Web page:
I need to define lots of variables. The variable names are often
identical. The problem is that if I put such a code into a function ...
no, I'm not going to pass anything to a function to get it returned
back.
I just want to get lots of variables assigned, that all. If I put them
into module, it get's exectued only once unless I do reload. And I'd
have
to use: "from some import *", because mainly I'm interrested in
assigning
to self: self.x = "blah"
self.y = "uhm"


Okay, I try and guess: From your two posts I infer that you want to set
variables in instances. But you've got lots of these and you don't
want to
write code like this:

class Foo:
def __init__(self, a, b, .....):
self.a = a
self.b = b
....
If that is what you want, then this might help you: Put all the values
in a

Good guess! ;)
dictionary - like this:

my_vals = {"a": 1, "b" : 2, ....}

There are plenty of other ways to create such a dictionary, but I won't
digress on that here.

Now in your class, you pass than dict to your constructor and then simply
update the instance's __dict__ so that the keys-value-pairs in my_vals
become attributes:

class Foo:

def __init__(self, my_vals):
self.__dict__.update(my_vals)

foo = Foo(my_vals)

print foo.a

-> 1

Hope this helps,

Sure. Thanks! Would you prefer exactly for this method over the method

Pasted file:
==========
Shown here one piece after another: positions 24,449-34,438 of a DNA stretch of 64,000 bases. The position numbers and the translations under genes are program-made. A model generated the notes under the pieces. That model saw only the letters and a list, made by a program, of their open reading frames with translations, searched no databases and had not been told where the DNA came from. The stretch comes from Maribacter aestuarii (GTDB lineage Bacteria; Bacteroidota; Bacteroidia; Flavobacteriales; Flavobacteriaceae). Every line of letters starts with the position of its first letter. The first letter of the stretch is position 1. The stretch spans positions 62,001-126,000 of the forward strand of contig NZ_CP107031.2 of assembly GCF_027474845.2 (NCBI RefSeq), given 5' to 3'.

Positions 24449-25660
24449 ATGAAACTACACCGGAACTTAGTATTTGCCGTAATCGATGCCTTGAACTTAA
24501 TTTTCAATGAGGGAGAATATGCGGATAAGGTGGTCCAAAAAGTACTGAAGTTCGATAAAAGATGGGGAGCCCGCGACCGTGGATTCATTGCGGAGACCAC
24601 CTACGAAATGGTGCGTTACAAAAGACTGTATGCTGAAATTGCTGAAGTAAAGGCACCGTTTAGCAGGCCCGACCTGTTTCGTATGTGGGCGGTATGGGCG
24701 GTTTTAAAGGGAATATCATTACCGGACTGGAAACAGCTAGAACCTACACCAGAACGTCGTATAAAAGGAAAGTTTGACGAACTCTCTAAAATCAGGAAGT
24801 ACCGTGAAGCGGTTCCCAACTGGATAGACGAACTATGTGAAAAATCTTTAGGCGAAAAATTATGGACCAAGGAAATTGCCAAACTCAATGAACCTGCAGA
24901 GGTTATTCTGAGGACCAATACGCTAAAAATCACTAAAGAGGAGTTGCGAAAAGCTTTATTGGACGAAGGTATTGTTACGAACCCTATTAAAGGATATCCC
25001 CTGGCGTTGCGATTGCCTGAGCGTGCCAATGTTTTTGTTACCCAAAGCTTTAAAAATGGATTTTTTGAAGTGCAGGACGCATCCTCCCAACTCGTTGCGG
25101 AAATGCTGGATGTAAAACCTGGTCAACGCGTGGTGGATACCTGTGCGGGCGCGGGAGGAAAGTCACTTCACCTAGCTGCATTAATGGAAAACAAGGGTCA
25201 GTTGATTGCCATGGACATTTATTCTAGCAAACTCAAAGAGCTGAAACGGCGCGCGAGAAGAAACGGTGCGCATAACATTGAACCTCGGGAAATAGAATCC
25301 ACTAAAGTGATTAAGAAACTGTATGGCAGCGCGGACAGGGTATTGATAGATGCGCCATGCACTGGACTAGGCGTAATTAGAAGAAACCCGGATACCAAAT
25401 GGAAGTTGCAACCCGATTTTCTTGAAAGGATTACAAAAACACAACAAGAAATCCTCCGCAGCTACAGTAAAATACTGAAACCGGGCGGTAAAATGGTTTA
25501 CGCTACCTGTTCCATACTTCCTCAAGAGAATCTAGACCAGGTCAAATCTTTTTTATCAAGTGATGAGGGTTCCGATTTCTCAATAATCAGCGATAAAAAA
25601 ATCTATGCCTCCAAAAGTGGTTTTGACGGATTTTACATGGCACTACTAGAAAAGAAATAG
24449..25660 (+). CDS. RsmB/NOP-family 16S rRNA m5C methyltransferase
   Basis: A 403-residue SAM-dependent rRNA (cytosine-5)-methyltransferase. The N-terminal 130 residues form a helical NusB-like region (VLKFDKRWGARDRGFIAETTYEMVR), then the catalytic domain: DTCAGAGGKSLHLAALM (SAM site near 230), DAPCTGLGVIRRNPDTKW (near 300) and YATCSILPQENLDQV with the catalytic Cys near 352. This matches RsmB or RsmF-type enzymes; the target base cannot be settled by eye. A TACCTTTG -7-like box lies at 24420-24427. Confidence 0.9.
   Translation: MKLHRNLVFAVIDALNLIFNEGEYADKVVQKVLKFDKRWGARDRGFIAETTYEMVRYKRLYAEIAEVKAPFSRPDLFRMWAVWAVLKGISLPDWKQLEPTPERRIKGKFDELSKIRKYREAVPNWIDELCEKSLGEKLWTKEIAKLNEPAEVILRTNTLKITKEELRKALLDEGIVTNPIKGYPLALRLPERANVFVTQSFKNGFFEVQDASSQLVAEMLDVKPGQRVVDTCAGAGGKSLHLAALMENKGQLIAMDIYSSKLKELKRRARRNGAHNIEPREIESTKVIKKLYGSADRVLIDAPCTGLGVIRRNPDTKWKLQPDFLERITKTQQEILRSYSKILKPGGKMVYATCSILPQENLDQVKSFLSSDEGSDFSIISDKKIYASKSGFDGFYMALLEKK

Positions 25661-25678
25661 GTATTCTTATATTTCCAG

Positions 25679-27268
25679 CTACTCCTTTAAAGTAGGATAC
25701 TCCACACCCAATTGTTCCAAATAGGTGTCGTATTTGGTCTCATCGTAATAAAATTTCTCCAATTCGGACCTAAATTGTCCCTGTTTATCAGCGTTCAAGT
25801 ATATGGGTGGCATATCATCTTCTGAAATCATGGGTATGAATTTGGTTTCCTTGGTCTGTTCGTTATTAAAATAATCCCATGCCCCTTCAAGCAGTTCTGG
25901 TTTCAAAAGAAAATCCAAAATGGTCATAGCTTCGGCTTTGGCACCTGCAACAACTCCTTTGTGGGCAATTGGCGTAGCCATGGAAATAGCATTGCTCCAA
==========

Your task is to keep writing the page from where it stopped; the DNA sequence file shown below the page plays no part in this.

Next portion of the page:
posted by Kent Johnson
few minutes ago?

Am I so deperately fighting the language? No-one here on the list needs
to set hundreds
variables at once somewhere in their code? I still don't get why:

Well, consider that you haven't actually made any kind of a case for
using variables!

If the names of these things are dynamic then why would you want to put
them in an object's namespace, when you could just as easily include

self.insDict = {}

in your __init__() method and then simply update self.insDict whenever
you want.

If you "set hundreds variables", and their names aren't predictable,
then presumably you will have to go through similar contortions to
access them.

So it is generally simpler just to use a dictionary to hold the values
whose names aren't known in advance. Techniques for inserting names into
namespaces are known (as you have discovered), but when a beginner wants
to know about them it's usually considered a sign of "fighting the
language".

So, think about this a while and then tell us exactly *why* it's so
important that these values are stored in variables.

"include somefile.py" would be that non-pythonic so that it's not
available, but
I have already two choices how to proceed anyway. Thanks. ;)

Now have to figure out how to assign them easily into the XML tree.

martin